Roberto Sosa is Honduras’ most famous living poet. This is one of several musical adaptations of his poems by the Honduran classic rock band Rajamadrex on YouTube. It’s a little unclear, but I’m guessing that the video itself was made by the band, or someone under their direction, and the captions were added much more recently by the YouTube poster, who goes by the handle Sanjeringas. Here’s the Spanish text along with my own translation.
Los pobres son muchos
Pero desconociendo sus tesoros
The poor are many:
But unaware of their gifts, they enter
That’s why it’s impossible
I did this translation 14 years ago as part of a chapbook I put together after a six-week visit to the country. I was in Honduras not just as a tourist but to attend my brother Mark’s wedding to a Honduran, my sister-in-law Luz, who is from the same small city as the just-deposed president, Mel Zelaya. The Honduran coup is therefore somewhat personal for me. Since Zelaya was deposed for siding with the poor and alienating large segments of the ruling elite, Sosa’s poem seems — sadly — as relevant as ever.
By way of explanation, the poem begins with this epigraph:
Upon autopsy, the neck stump of the parasitic head was shown to contain fragments of bone and tiny vestiges of a heart and lungs.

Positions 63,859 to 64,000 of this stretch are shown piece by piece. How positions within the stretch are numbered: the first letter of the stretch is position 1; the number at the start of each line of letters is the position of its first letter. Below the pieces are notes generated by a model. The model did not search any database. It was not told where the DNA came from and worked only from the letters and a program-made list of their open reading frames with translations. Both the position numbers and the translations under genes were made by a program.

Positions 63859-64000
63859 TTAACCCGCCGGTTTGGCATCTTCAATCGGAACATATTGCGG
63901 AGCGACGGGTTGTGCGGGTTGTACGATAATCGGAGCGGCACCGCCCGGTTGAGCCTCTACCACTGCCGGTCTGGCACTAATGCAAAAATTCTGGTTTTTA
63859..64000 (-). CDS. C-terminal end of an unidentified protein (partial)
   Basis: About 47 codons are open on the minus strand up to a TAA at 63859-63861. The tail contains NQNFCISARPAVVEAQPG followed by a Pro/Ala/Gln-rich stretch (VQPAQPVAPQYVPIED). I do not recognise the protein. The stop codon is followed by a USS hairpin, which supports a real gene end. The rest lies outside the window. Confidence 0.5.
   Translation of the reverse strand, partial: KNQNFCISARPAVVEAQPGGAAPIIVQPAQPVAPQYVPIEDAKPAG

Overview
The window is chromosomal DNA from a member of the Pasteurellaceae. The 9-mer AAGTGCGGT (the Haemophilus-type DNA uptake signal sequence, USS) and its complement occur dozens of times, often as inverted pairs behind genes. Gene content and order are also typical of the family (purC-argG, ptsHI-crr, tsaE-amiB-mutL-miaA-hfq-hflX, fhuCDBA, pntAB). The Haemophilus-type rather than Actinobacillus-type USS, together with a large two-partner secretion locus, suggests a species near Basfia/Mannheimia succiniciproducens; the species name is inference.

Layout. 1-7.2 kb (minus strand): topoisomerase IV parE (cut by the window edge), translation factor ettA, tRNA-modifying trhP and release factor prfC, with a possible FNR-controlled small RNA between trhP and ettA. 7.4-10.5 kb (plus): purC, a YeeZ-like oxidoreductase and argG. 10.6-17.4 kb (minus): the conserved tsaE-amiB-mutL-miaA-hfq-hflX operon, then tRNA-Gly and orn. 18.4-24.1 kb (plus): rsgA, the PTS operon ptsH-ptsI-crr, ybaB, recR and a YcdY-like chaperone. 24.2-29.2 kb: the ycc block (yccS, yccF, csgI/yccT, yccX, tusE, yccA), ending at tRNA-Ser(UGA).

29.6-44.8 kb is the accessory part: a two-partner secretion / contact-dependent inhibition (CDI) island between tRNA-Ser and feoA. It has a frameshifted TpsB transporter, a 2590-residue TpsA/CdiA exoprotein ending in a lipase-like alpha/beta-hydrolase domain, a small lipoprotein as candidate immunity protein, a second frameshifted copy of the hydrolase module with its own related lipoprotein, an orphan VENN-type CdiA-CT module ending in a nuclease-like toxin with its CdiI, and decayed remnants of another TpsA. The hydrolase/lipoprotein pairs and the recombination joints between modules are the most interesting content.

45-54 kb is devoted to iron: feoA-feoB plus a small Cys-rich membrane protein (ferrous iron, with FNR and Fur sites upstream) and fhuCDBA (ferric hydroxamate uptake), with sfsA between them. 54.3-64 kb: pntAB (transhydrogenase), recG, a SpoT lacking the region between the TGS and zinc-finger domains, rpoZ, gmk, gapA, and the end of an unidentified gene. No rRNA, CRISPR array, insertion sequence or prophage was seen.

Curiously, a lack of Portuguese doesn’t seem much of a barrier to appreciating these fun word-art pieces. Brazilians invented concrete poetry, so it only seems fair to represent them here. The YouTube description says (I think): Audiovisual adaptations of the concrete poems “Cinco” by José Lino Grunewald (1964), “Velocidade” by Ronald Azeredo (1957), “Cidade” by Augusto de Campos (1963), “Pêndulo” by E.M. de Melo e Castro (1961/62), and “O Organismo” by Décio Pignatari (1960). Director: Christian Caselli.
Poem by Seamus Heaney
Video from the BBC, according to the YouTube poster:
A montage of archive clips of Seamus Heaney “Digging”. From BBC NI’s “Seamus Heaney: A life in Pictures” broadcast 15/04/09.